A four day “pilgrimage” to honor the memory of 17-year-old Maria Isabel Vasquez Jiminez began June 1 in Lodi, Calif. at St. Anne’s Church. The United Farmworkers led the action which drew supporters from all over the state. The pilgrimage is slated to end in the state capitol on June 4.

Vasquez-Jiminez, who was two months pregnant, collapsed on May 14 while working for Merced Farm Labor in a vineyard owned by West Coast Grape Farming in Stockton, Calif. Maria had worked for nine hours in temperatures that reached 101 degrees.
According to witnesses, the labor contractor failed to provide shade or cool drinking water for several hours. Maria’s body temkperature was 108.4 degrees when she was finally taken to the hospital that day, two hours after she collapsed. She died two days later. The labor contractor had been cited for prior violations of the state’s heat regulations. The rules went into effect in 2005 after a campaign by the union that followed heat related deaths that year.

“Super Union” to be created

The long discussed merger of the United Steel Workers with Unite, their British counterpart, is seen as a key step in labor’s global strategy, allowing workers to negotiate with the multi-national corporations for which they work. The merger, the two unions say, will differ from the loose alliances that the USW has been entering since the 1990’s. While the two unions will still operate independently, when need be, they will join at the top of the organization for both membership drives and negotiations with common employers. “There really are no American companies any more,” said Wayne Ranick, USW spokesman. The big companies that we think of as being American, “all of them are multinational,” often with a presence overseas.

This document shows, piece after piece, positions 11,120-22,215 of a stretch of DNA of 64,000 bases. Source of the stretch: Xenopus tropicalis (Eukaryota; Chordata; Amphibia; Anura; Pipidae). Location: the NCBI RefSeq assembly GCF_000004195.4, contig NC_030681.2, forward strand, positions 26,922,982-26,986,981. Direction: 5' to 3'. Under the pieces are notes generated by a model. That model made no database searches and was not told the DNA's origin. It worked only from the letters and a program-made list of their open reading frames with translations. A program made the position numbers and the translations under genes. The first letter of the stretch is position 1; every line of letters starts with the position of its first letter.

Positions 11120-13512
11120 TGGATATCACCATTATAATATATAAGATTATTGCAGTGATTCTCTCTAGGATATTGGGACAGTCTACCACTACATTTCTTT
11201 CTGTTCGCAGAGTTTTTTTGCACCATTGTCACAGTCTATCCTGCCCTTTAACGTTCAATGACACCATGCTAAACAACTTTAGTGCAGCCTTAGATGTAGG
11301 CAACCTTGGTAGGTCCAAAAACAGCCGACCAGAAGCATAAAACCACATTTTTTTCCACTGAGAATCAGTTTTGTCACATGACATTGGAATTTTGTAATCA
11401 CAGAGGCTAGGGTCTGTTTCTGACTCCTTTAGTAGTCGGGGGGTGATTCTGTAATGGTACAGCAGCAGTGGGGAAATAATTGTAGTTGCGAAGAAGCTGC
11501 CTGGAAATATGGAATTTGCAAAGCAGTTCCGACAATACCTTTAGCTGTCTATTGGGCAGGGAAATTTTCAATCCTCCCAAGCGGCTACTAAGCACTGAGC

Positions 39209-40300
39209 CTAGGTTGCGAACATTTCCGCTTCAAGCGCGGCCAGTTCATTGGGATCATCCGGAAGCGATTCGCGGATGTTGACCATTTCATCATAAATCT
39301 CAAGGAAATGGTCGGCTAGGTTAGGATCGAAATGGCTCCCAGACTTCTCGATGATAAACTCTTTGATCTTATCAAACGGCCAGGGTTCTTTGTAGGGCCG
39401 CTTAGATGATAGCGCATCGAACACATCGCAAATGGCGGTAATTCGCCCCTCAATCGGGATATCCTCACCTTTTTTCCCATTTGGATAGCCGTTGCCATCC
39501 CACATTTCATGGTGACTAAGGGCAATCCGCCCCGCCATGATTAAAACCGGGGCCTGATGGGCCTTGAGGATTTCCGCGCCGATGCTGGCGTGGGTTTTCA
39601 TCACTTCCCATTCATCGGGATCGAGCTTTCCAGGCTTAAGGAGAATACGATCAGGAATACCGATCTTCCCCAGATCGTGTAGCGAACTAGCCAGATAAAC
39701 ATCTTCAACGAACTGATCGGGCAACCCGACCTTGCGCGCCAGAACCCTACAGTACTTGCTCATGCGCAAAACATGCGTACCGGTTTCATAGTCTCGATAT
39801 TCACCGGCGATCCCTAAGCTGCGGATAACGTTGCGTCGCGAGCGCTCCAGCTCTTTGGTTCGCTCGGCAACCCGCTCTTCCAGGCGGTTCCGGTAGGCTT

Retiree pensions slashed

Hundreds of retired steelworkers from the former Republic Technologies International are being notified their pensions will be cut, in some cases by as much as 75 percent, to less than $300 a month, due to new calculations by the federal agency that guarantees employer paid pensions. The company had declared bankruptcy in 2002.

Unionization raises wages

After decades of disappointing wage growth for American workers, a new report from the Center for Economic and Policy research shows that unionization significantly boosts the wages of low-wage workers. The report, “The Union Advantage for Low-Wage Workers,” finds that unionization raises the wages of the typical low-wage worker by 20.6 percent. Unions also have a substantial impact on the wages of workers at the middle and top of the wage distribution, but the report found that the effect for the low-wage worker was the largest. For the typical U.S. worker unionization raises wages about 13.7 percent, according to the report.